Tag Archives: water

Washed by the Water

Several of my fellow classmates have already written amazing blogs about water, so the concept might be hard to live up to, but I will give it a shot.

Going from watching women and children walking alongside busy roads with a jug of water on top of their head to standing in front of the roaring falls at Murchison was slightly hard to comprehend. How are these people spending almost their entire day walking to and from water sources which are most likely unsafe and dangerous to drink from, when something so grand and beautiful like Murchison falls exists?

The waters of the Nile River are infested with hundreds of different parasites which can be fatal to humans. But looking at these waters with my own eyes did not disgust me or have me worrying too much about the parasites. All I could see were miles and miles of gentle waves and a thin fog above the misty foam on the surface. The waters made me calm, collected, and just like the starry night sky, were a reminder of just how large and awe-inspiring the nature of the world can be.

On one of our bus rides, it began to rain. I now watched those same women and children walk through the rain water, with their jugs of water, through windows splattered with the water of raindrops. Water was everywhere, but yet it is still a precious commodity. I think it is important to recognize the vulnerability and fragility of water as well as realize its power and influence in both nature and humanity.

Keep on keepin’ on,



“Water is Life” from Friday June 15th

I think that it was O’Keefe that said someone should blog about time. Maybe he meant how it is the only thing that the poor have that the rich want. Maybe he meant how easily it can be warped by lack of sleep, rushing or waiting. Or maybe he meant how strangely they deal with it here. I am not sure. But what I do know is that today I was unstuck in time. Yes, like Billy Pilgrim in Slaughter House 5. I was thrown into the future and slammed backwards into the past (things that until today I had forgotten in Africa) and I drifted in and out of the present like I was dreaming.

But still, I want more time. Time to cope. Time to comprehend. And time to process. I feel selfish and greedy wanting something that is ripped away from so many people and that is the only possession of so many others. But I don’t think that I am alone when I say that I am not the only one who would trade anything for more time.

I saw a sign today that said “Water is Life.” It was right after Teresa went left for her long trip home. It was painted in white on a blue wooden shack that had water pumps outside. I had also seen this phrase on one of the boats at the mouth of the Nile River. As much as I love this sign. I think that it is wrong. Water is not life. Life is water. Life is what is flowing, slippery and beautiful. Life is powerful, potentially messy, and drops of it tend to huddle together to create something more. Something bigger and better. Life can stand still and life can rush and roar. But mostly, life is water because it can never be destroyed. Rather, it just changes form.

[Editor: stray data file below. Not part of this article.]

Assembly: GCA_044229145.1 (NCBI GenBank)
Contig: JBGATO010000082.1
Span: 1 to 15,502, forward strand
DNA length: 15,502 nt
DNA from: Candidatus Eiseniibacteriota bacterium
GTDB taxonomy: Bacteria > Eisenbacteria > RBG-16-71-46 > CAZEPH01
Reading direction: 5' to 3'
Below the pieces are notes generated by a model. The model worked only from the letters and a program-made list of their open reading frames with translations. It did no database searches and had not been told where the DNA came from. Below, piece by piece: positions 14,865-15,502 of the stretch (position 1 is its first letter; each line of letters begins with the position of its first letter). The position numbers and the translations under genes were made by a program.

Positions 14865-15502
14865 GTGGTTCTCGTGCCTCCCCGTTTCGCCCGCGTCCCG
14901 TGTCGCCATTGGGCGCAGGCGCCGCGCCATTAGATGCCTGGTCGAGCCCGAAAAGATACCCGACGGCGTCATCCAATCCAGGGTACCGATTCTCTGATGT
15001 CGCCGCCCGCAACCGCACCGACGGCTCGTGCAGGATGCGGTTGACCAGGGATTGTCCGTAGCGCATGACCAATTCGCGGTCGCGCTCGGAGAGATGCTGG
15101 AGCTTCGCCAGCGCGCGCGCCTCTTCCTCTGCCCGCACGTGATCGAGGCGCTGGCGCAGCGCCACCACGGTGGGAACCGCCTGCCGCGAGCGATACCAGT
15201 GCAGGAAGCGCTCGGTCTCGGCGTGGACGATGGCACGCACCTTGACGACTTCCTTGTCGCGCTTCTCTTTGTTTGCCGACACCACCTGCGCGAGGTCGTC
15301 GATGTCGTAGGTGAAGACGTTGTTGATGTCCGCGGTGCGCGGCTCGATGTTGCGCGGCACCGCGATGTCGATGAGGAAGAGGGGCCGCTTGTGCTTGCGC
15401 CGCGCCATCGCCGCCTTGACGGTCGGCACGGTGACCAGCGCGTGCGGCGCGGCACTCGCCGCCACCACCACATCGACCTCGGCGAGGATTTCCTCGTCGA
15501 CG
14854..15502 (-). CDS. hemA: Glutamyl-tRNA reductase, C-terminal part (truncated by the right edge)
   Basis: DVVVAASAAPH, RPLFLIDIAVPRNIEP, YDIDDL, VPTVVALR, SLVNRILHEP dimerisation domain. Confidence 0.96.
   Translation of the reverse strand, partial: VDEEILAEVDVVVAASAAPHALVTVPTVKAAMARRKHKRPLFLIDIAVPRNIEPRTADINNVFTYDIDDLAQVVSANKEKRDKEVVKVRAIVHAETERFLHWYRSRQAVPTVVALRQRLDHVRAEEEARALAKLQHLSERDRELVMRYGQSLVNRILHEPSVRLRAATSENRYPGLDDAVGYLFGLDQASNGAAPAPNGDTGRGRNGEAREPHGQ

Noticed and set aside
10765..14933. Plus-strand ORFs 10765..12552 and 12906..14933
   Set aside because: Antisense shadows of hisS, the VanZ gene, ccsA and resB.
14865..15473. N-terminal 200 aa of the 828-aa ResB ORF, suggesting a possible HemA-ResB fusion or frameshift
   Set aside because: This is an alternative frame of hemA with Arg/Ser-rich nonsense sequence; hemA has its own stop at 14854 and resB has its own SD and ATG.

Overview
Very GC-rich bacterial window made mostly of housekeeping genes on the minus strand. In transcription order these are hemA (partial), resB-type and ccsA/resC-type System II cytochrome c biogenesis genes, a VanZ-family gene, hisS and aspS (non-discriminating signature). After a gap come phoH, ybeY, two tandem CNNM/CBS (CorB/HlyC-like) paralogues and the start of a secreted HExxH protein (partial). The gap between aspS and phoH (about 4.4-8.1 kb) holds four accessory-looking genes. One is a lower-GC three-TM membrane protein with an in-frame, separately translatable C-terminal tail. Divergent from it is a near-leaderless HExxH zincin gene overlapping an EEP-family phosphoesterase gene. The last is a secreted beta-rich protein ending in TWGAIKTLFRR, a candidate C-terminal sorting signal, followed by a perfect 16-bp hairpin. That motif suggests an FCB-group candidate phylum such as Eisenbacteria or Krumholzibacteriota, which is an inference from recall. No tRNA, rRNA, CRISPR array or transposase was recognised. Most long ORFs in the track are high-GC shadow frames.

Today the drive to Abia was filled with thoughts of Bollywood music, footprints in the sand and friendship bracelets. There were fields of Sunflowers that were more abundant than any I had seen before. I left my vermin in a lone sunflower by the chapel in Abia.

This is my vermin in the sunflower by the chapel. I wonder if it is still there.

Stones Over Rushing Water

Water is a necessity for life. We need it to survive. the people of Uganda need water to survive. But, getting water that is clean to drink here is much more difficult than going to our faucets, refrigerators, or hoses and grabbing a slurp. People here walk miles everyday to search for uncontaminated water to fill their yellow 5 gallon containers.

But it must be clear that the Ugandan people’s definition of uncontaminated couldn’t be any further than the American definition of clean water.

Water is fluid, just how life is fluid. Every year we celebrate another year of our lives going past, remembering a day in which we are supposed to grow older, never younger. We are constantly moving in one direction and there is no stopping it.

The years go by like stones on rushing water. We only know, we only know when it’s gone. – Needtobreathe

When we look at a lake, a river, an ocean, there are always stones underneath it, rocks that help support the pathways of the waters. They are never viewed as the primary sight of splendor, but in some instances, there is that one rock that we just can not stop starring at in beauty.

We have rocks in our lives. As we go on our journeys within our lives, there are rocks that are always there that help to guide is in our actions, point out our mistakes, and teach us something new. Despite how far our journeys may be that take us away from those rocks in our lives, they will always constantly be there, waiting for us until we come back.  They wait until the currents of blue come back to keep company with them once again.

This trip, being here in Uganda, has really made me appreciate the rocks in my life. Despite how long I am away from them, if I am in a dispute with them, or just downright angry at them, they are always there, patiently waiting for me to come back to where we were before the currents took hold. Before these two weeks, I never told my rocks how much I appreciate them, how much I love them, how much I want to be around them even when I act like I don’t.

Life is unpredictable, and I don’t want the years to go by like stones on rushing water without telling them I love them every single day.

God knows

Some situations God puts is between a rock and a hard place. See example above.

how long we have them for, so cherish every single moment.